Sorry to get off-topic, but this article resonates with this American named Nadav Natan Manham.
Hang on a minute . . . maybe it's not so off-topic. This blog is ultimately about how to evaluate people--the people who are investing your capital. A difficult task, for many reasons. Perhaps the most difficult reason for us to confront is the fact that we the evaluators are so deficient in many ways. All kinds of biases and prejudices we hide from ourselves get in the way of the rational evaluation of others.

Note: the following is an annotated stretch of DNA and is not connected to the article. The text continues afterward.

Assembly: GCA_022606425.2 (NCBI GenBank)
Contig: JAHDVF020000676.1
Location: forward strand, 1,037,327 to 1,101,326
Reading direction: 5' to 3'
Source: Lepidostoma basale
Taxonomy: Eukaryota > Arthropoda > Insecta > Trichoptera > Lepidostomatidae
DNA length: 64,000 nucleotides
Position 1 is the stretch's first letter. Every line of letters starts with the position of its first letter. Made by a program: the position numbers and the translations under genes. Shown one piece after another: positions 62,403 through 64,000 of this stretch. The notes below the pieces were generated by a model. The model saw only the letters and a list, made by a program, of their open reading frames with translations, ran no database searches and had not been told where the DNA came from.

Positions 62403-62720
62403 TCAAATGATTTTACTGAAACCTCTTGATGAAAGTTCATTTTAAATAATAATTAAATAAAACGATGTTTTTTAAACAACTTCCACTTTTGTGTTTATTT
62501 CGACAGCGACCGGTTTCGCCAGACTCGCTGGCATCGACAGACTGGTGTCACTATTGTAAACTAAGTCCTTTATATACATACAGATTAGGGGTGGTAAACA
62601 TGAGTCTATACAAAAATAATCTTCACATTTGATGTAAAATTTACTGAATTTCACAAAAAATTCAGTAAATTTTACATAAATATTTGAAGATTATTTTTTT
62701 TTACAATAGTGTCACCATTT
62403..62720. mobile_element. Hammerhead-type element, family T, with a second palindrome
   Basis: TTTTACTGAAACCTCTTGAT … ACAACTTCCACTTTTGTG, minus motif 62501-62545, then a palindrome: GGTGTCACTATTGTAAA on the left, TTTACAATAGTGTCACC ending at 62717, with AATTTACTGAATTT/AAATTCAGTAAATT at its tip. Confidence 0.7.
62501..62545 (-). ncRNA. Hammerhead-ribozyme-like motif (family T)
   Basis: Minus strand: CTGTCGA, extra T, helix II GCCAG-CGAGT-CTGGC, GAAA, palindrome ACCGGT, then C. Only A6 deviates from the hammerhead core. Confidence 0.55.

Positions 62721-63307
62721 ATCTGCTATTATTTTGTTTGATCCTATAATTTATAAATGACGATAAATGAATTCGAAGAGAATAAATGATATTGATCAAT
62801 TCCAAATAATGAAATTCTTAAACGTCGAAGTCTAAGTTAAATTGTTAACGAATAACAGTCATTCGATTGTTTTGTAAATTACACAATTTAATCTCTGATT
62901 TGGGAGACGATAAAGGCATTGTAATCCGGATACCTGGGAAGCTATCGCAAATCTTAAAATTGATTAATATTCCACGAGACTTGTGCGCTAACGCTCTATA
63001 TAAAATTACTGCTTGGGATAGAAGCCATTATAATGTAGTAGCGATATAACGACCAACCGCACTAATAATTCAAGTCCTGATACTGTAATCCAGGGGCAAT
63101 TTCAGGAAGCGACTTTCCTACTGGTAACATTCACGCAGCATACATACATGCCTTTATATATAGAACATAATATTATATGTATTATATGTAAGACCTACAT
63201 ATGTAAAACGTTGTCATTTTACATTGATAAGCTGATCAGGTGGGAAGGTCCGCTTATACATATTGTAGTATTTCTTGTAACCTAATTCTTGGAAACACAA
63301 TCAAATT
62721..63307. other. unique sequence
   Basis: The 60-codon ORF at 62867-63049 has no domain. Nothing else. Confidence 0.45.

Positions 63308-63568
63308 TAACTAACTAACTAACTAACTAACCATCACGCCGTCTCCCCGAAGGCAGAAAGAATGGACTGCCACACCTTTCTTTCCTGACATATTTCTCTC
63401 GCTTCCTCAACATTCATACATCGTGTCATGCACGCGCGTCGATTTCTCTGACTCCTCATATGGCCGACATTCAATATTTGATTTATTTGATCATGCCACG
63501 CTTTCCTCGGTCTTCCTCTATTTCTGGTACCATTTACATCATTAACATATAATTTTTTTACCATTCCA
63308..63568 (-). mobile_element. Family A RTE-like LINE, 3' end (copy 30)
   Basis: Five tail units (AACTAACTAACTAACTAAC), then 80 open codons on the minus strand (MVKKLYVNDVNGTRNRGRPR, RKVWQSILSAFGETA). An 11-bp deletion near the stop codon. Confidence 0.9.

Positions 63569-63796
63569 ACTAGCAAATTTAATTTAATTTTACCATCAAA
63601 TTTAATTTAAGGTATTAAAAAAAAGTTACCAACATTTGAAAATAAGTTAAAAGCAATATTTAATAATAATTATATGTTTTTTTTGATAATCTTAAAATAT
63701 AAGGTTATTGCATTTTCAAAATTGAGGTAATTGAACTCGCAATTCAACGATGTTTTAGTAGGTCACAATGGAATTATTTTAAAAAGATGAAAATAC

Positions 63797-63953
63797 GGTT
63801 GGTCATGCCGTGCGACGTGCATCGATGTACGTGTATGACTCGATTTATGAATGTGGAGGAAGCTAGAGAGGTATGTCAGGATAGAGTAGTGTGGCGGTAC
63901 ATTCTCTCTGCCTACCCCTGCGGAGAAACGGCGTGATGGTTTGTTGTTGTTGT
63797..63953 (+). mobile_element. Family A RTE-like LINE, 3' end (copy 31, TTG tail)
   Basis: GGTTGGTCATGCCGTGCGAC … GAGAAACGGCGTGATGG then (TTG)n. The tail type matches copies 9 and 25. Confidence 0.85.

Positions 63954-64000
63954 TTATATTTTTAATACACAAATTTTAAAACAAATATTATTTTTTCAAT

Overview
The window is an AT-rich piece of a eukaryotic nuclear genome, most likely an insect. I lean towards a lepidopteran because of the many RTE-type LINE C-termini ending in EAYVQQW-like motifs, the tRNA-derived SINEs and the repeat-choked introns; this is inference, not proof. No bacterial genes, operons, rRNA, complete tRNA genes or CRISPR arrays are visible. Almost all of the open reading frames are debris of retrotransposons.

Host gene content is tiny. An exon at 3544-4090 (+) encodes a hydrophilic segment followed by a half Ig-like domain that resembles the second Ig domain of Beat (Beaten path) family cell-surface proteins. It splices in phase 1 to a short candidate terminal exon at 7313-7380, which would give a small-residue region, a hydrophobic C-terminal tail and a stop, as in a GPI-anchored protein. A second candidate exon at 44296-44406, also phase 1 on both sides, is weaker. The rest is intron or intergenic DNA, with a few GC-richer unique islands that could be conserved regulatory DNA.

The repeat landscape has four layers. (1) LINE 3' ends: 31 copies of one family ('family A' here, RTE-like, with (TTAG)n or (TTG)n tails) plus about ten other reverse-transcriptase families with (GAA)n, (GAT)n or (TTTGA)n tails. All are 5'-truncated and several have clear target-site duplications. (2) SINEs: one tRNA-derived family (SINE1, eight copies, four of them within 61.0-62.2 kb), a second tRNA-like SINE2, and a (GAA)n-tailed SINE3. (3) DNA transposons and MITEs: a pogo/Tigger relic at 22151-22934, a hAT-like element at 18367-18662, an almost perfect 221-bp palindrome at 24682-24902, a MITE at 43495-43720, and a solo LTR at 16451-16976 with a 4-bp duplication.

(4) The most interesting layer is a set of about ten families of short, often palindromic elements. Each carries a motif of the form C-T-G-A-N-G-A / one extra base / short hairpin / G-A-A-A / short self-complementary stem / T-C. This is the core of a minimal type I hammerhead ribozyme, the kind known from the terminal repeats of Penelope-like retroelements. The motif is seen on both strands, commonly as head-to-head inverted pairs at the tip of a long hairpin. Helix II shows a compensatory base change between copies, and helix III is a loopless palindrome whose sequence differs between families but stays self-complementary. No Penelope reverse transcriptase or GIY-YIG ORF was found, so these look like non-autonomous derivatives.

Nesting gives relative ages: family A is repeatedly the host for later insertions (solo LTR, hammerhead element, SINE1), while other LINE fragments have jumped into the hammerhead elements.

One bias is the simple similarity bias. We like people who are like us--who look like us, talk like us, have names likes ours, etc. I'd be willing to bet that if even the most sophisticated money manager selectors (those who spend many millions of dollars of time and effort to evaluate investors strictly on the basis of merit and expected return) were to examine their money managers, they'd find evidence of similarity bias: the same background, same religion, same college attended, same way of speaking, whatever.
If you don't take pains to identify and root out your own similarity bias and other biases, you're setting yourself up to be a sub-optimal people evaluator.